A federal judge ruled in Google's favor yesterday in the first U.S. court ruling that search engines can sell advertising triggered by trademarked terms.
A District Court judge in Alexandria, VA, threw out charges brought against Google by insurance company Geico that Google violated trademark law by showing paid listings when searchers entered Geico's trademarks.
Judge Leonie Brinkema ruled that paid listings, marked as “Sponsored Listings” on the right side of Google's search results pages, do not cause consumer confusion, a key consideration of trademark law repeatedly emphasized by Google. He issued a summary judgment for Google, ending the pivotal complaint by Geico in a case that began Monday.
Google has faced several trademark claims over its advertising system, which accounts for 98 percent of its revenue. Judges in Europe have ruled against the company, but the Geico case was the first trademark case to come to trial in the United States. Google still faces trademark cases brought by American Blind & Wallpaper and insurance giant AXA.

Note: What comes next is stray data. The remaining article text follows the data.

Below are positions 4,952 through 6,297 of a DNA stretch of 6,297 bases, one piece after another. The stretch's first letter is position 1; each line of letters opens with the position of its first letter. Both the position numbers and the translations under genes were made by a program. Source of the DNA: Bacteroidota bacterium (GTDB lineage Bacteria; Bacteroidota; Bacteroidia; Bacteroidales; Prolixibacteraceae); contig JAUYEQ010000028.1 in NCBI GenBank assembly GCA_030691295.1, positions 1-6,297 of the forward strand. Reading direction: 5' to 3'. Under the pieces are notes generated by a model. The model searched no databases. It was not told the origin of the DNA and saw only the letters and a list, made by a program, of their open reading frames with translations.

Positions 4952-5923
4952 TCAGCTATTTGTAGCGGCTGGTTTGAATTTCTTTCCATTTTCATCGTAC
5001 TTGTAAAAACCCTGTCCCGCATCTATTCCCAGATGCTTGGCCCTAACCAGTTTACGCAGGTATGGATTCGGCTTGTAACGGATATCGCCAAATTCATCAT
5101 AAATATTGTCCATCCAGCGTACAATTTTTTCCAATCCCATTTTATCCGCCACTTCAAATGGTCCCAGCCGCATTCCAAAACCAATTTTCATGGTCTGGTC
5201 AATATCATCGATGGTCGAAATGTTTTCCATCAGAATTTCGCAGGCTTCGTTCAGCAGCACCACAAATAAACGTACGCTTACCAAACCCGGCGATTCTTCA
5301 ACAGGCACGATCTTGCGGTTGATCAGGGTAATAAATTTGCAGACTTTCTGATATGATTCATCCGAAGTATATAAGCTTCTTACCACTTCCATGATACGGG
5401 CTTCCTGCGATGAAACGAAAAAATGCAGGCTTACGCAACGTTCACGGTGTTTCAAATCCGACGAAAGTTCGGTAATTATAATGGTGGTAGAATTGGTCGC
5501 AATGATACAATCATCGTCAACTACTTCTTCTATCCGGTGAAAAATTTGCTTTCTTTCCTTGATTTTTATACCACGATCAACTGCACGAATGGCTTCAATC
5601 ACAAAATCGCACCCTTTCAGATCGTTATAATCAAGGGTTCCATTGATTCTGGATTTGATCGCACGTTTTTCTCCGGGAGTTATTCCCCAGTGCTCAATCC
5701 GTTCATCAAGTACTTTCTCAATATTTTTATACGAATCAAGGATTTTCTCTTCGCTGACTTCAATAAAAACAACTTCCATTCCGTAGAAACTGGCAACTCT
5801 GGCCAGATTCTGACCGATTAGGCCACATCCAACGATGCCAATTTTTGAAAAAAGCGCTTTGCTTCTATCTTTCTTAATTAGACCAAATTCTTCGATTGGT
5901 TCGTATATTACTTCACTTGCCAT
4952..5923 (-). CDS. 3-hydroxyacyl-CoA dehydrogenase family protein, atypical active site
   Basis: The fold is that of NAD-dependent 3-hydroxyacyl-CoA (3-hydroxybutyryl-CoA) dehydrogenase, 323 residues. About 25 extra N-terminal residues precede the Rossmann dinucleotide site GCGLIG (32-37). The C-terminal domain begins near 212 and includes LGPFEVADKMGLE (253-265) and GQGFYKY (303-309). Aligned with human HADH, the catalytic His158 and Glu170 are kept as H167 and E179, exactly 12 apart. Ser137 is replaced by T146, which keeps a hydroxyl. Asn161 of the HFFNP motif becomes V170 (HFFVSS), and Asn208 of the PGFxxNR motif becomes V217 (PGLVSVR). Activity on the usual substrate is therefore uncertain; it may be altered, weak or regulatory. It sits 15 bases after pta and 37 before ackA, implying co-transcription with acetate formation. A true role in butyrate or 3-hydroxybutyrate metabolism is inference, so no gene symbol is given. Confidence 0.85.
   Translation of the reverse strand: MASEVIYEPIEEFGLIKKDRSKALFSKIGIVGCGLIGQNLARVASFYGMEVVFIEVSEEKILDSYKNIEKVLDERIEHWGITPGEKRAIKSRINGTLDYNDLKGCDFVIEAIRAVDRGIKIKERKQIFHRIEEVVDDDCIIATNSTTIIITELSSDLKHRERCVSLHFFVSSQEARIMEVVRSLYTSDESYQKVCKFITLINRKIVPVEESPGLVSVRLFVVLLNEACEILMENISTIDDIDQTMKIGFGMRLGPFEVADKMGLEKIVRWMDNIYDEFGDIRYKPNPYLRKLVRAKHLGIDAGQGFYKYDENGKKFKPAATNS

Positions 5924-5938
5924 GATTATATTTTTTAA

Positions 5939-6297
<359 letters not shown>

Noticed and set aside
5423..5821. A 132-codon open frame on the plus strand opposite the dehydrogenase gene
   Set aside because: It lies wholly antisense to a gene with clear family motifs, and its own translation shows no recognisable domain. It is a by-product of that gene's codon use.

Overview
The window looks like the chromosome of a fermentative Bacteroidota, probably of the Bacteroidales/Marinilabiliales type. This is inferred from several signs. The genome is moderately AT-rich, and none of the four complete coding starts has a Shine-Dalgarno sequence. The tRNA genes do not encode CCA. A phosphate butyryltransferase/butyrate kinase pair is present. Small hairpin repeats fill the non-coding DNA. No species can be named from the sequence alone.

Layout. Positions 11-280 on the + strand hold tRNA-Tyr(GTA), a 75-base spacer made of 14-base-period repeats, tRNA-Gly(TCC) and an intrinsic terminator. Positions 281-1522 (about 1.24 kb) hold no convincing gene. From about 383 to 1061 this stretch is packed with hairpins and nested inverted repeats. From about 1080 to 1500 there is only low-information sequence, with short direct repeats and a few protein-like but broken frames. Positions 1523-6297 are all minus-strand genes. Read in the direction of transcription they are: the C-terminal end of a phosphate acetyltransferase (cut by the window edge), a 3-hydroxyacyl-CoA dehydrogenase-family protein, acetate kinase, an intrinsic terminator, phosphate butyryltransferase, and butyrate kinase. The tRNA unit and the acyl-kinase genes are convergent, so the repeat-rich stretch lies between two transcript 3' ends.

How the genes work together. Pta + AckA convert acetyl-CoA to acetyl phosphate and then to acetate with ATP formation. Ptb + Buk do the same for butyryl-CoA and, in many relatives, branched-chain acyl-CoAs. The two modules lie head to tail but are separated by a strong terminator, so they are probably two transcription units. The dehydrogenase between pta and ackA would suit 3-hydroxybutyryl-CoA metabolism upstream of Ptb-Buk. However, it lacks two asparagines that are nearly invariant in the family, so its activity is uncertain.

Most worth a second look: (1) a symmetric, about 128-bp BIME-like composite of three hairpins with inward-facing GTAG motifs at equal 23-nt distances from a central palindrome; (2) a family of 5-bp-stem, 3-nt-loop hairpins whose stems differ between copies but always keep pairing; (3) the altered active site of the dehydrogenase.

Geico and others have complained that Google's listings confuse customers looking for their Web sites by showing paid listings from other companies, often competitors. The suits also contend the paid listings unfairly capitalize on the brand value of the trademarks.
Google altered its trademark policy in the United States and Canada in April. The new policy lets advertisers bid on trademarked terms, but not use them in ad copy. Reebok could bid on the keyword “Nike” but not use the term in its paid listing keyed by that term. Previously, Google would remove a term from auction if a trademark owner requested.
Brinkema still will consider whether including trademarked terms in the text of paid listings is a violation.
Google has said it is the responsibility of advertisers to obey trademark law, and that as a publisher it should not act as an arbitrator of infringement claims. Outside of the United States and Canada, however, Google continues to remove trademarked terms from its ad auction upon request.